The debate really is no brain. It is like the kind of debate between new-classical economists and new Keynesian economists, the truth is always some where in between.
Keynesian realise that market can have problems from time to time in getting full employment not soon enough and that is true, so government has to do something to aim at achieving full employment.
Even that theory works, then there is politics that endangers the theoretical fiscal policies that will be needed to ensure full employment.
Then, there are further problems with markets, it is not just aggregate demand or supply that are the only issues, there are structural and inter-temporary issues that are not too dissimilar to the aggregate issues. Those kind of structural and inter-temporary issues also need policies to manage and government is needed to play that role to address those issues.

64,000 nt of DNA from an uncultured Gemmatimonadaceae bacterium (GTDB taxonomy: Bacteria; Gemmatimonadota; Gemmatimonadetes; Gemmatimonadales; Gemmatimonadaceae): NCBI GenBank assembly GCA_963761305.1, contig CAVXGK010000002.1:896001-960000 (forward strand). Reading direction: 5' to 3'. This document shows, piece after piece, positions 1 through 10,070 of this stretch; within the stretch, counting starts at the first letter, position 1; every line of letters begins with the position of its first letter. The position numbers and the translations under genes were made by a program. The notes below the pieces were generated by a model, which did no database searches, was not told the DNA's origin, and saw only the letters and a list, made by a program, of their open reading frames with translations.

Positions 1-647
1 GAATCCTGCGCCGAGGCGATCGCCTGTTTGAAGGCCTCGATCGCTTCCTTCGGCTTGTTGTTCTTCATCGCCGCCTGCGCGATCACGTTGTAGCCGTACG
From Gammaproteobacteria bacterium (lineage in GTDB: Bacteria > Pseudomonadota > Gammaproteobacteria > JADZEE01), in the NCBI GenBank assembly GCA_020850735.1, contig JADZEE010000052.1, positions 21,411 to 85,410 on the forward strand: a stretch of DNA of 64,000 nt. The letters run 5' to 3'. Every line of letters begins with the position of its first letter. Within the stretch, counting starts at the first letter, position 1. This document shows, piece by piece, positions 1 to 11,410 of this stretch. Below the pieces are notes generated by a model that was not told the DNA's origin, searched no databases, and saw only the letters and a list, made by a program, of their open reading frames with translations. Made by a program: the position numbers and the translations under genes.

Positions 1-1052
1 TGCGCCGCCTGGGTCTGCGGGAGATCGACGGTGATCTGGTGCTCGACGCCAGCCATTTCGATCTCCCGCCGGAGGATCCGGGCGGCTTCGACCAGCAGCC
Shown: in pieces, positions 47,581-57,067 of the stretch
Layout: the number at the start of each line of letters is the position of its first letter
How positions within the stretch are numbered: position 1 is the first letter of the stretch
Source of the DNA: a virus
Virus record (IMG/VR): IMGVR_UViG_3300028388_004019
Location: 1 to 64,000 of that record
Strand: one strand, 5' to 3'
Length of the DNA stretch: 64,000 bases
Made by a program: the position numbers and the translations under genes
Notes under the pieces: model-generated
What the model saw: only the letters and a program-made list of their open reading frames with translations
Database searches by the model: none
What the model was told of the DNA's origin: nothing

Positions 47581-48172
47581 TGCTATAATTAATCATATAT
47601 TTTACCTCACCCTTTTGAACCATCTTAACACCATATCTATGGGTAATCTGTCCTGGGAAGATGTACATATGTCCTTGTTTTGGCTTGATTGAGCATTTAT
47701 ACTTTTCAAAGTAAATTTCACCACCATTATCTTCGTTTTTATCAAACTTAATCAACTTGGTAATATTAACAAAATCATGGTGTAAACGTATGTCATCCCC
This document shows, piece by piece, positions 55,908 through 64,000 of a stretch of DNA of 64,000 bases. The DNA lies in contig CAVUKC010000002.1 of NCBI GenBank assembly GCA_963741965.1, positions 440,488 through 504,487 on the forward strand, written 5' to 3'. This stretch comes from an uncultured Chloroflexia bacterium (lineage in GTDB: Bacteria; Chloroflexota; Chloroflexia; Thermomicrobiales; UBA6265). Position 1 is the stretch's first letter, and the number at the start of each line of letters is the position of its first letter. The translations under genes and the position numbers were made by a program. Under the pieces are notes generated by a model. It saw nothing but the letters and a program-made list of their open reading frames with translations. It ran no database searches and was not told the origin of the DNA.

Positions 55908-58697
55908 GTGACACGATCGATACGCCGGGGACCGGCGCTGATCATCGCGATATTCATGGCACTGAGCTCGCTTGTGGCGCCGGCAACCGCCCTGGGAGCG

Then of course income allocation has been recognised as an issue so government constantly work on taxation and welfare policies.
All those issues added together, you have a much bigger role for government to play in the economy: that is essentially some kind of capitalism and state work together, or some kind of state capitalism.
Of course, countries may differ in the kind of issues and their severity that requires different kind of combination of market and state, akin to the kind of Samuelson’s synthesis of classical and Keynesian economics.